Thursday, January 27, 2011

Miniature pinning in a few easy steps

Today I want to show you a simple technique I learned to properly drill and pin a miniature. Pinning is more of an advance modeling technique used to properly fit and glue two pieces of a miniature together. This is usually a more preferred technique when you have two pieces that are flat on the ends like this Kobold Gouger from Soda Pop Miniatures.

So I will be showing you how I pin the tail on the Kobold so it stays on and survives the wear and tear of gaming. You will need the following tools for this project:

1. Pin Vice- Basically it is a hand operated drill. This allows for precise drilling without ruining any detail. A Dremel also works but I don't recommend it for small pieces like the ones I am working with unless you want a new hole through your finger ;).
2. Drill Bit- In the photo it is already attached to the pin vice. Bit sizes usually come in millimeters or inches. Miniature use drill bits range from .50mm to 1.90mm or 1/32in. to 1/8in. I prefer to use a bigger drill bit if I feel the piece can handle it without any damage. In my opinion it produces a better join.
3. Brass Wire- Used to join both pieces. Comes in all sizes as well. Match your wire to the drill bit you are using.
4. Premo modeling clay- This is what I used for this project. Sculpy or something similar works as well. You want to use a non-drying clay that can easily be cleaned up and not leave any residue behind.
5. Super glue(not shown)- Almost a given for working with pewter miniatures. I use Gorilla brand super glue. Of course you can use whatever brand you prefer.

So you start by drilling a hole in the smaller piece that will be attached to the bigger piece. In this example I drilled out the Kobold mini's tail. You want to to drill it pretty deep but take care not to drill through the piece.

After you finish drilling, do a dry fit on the piece to make sure they fit together properly and are the correct pieces. Believe me, I have had my share of wrongfully pinned and glued miniatures in my day. So after you've done a dry fit twice, grab a small bit of the Premo clay and apply it to the piece you are going to drill next. In the photo you notice I placed it on the Kobold miniature where the tail is going to be pinned.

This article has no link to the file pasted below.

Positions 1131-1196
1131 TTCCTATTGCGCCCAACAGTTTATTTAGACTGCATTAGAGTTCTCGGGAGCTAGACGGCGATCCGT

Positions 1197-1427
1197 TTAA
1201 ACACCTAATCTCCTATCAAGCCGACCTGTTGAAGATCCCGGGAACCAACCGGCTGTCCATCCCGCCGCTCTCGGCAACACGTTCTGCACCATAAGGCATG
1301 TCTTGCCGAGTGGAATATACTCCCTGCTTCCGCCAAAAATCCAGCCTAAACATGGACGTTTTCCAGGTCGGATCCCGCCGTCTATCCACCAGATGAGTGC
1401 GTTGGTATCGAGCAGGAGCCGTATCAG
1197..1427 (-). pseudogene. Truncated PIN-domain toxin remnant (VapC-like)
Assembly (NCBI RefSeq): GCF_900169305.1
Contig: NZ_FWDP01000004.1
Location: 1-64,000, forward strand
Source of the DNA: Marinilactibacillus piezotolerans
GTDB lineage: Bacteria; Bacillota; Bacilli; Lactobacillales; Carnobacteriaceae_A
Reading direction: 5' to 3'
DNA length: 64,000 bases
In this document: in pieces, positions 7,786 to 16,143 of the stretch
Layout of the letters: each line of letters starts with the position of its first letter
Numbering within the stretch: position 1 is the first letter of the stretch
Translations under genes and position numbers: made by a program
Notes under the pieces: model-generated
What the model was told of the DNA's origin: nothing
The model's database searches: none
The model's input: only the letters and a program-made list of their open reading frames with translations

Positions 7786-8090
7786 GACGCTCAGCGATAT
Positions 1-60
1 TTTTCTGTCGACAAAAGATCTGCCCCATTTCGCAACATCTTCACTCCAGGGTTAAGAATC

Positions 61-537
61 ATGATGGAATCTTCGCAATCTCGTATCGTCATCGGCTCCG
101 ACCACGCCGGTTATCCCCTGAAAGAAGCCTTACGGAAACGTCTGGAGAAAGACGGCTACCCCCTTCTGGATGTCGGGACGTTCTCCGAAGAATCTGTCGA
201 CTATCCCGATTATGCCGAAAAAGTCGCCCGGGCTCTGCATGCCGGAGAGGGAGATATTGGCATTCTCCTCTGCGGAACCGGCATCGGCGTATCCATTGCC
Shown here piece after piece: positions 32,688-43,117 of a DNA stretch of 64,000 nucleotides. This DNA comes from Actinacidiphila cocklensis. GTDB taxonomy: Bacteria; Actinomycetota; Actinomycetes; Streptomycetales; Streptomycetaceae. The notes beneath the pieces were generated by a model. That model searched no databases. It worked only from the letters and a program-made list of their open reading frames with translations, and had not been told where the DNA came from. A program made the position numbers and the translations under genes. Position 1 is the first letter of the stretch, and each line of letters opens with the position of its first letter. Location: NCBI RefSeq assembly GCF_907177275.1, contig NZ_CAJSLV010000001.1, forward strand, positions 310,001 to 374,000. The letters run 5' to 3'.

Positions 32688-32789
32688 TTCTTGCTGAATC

Now carefully join both pieces and here is where it gets tricky. You have to try and be as precise as you can joining both pieces as they are meant to be fitted or you will have a mis-aligned piece. If the clay is too thick use a smaller amount. You want to use just enough to stick both pieces together.

Now I carefully remove the tail from the Kobold and end up with a blob of clay precisely where I have to drill my next hole. You might have to give it a few attempts to get something similar to the photo above. But if it is not working, try drilling the hole a little deeper on the smaller piece and that should give you better results.

You can now take your pin vice and drill your next hole on the miniature. At this point, I just went ahead and drilled enough to get me started and then cleaned off the rest of the clay and continued drilling on a clean surface till I felt it was deep enough. Of course how deep your hole will be depends on the miniature's anatomy. Luckily the Kobold is a solid piece so I can drill it without worrying about over doing it.

Next you take your brass wire and glue it to one of the pieces. It doesn't really matter which piece you glue the brass wire to but I prefer to glue it to the bigger piece. This is just my preference since I've had the smaller pieces take flight when I cut the wire and then spend about 20 minutes searching the carpet for it. I usually cut the wire a bit longer than necessary and either drill the smaller piece a bit more or sand the wire down till I have a perfect join.

All that's left is to do is to pour a bit of glue on one end and join both pieces together. You should be left with an almost seamless join depending on your miniature. You may have to go back and fill the seam with green putty. Judging from the photos it looks like that's what I'll have to do with my Kobold.

So hopefully I was able to show you a helpful technique to use next time you need to pin your miniatures. I am sure I had seen this technique explained somewhere else on the net before but since I couldn't find it I thought I would write up a tutorial explaining it.
Any questions let me know.
Keep on gaming!

Wednesday, January 26, 2011

Some more of my past work